Lunch at Lature

With Chef Murota and Anne at Lature

Over the years Anne has been a splendid dinner companion with whom I’ve enjoyed numerous restaurants in the Vancouver area. There’s never been a dud among the numerous options she’s suggested.

She was taking her first trip to Japan in the final weeks of November, and we happened to be in Tokyo at the same time. She wondered whether we might visit Lature, a Michelin starred restaurant specializing in Japanese game with a young Chef Takuto Murota at the helm.

His accolades are numerous, including third place in the 2019 French Division for Tokyo restaurants. However, Murota is quick to share the credit for his accomplishments. He lauds the producers, foragers and hunters who send him great ingredients, vendors who hear him ask the impossible and deliver, repeat customers who offer advice, and his staff whose hard work and long hours make awards and Michelin stars possible.

On arrival we were shown to the best table in the house, offered complimentary glass of Antech Blanquette de Limoux Brut Nature, and the feast (a set menu for which any allergies had been taken into account when we made the reservation) began.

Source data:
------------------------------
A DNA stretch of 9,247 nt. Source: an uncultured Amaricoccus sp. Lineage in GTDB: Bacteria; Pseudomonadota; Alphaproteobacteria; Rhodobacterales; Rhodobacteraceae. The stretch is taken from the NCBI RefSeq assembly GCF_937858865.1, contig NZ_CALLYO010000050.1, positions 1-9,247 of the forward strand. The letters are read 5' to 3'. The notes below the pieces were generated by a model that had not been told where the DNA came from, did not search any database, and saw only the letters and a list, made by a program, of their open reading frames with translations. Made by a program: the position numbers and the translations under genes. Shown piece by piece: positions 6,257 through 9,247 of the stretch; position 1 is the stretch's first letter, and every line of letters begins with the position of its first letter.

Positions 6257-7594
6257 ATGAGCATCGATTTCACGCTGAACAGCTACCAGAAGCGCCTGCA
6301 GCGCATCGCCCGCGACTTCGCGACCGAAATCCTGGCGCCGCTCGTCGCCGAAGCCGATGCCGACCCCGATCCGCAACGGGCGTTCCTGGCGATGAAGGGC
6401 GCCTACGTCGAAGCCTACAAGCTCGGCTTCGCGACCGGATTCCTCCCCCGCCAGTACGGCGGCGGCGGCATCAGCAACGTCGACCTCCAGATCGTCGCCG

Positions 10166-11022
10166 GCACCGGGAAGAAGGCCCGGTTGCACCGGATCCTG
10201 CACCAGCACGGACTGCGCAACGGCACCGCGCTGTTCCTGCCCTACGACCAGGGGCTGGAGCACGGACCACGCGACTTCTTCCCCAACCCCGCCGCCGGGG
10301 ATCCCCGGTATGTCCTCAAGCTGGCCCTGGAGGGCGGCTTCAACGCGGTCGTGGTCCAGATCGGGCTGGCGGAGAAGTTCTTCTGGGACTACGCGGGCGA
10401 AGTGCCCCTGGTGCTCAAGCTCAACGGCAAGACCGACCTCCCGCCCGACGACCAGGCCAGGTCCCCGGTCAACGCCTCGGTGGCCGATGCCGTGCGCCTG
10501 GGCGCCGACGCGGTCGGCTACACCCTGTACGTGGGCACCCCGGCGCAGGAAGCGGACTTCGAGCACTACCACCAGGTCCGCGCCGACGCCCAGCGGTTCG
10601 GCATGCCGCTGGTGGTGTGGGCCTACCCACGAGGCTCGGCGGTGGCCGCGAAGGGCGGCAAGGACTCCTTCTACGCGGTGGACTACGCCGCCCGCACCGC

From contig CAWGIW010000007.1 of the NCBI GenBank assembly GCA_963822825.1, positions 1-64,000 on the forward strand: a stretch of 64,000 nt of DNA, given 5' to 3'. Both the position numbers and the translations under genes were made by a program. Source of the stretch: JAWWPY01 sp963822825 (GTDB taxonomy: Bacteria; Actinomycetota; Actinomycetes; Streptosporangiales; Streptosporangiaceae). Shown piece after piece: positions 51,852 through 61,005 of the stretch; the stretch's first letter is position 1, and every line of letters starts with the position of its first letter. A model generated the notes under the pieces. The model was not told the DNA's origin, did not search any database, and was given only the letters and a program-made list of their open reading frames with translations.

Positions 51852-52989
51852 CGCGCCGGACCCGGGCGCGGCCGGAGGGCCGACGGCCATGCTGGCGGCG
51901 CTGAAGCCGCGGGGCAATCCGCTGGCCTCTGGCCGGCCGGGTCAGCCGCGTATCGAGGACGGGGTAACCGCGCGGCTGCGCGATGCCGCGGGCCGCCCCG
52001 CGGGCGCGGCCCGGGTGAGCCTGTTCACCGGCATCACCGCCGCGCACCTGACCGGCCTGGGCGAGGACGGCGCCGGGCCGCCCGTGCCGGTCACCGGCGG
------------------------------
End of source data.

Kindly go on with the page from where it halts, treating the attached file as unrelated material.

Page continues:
One of the more intriguing aspects of Lature is that Murota hunts his own game in Hokkaido and prepares the game dishes for Lature in the French tradition. The menu varies with the seasons and is presented with charming, distinctive touches.

Deer blood macaron with black pudding filling served on deer hide.

Savoury Madeline-like biscuit with deer salami filling served on a pine cone.

House made roll and Hokkaido butter with a carved bird butter knife.

Smoked salmon, micro greens and flowers.

At this point of the meal we ordered a glass of Domaine de la Juvinière 2015 Savigny-Les-Beaune AOC Grand Vin de Bourgogne and proceeded with the next courses.

Pate en croute made with deer, boar, badger and bear; deer consume gelee and prune compote.

Deer loin with juniper, black pepper and currant sauce; celariac on the side; mushrooms, carrots Japanese white turnips, and micro greens. For the main course we selected a glass of Maxime Graillot 2016 Domaine des Lises Equis Crozes-Hermitage.

Two dessert courses followed. Confit apple with creme fraiche.

Caramel, pine nuts, walnuts and cocoa nibs.

Fortunately, we had scheduled a good deal of walking after the sumptuous meal–a memorable interlude and matchless food experience.

Apologies for all the accents omitted from the French text. And deepest thanks to Anne who kept better notes than I of the food and wine details.

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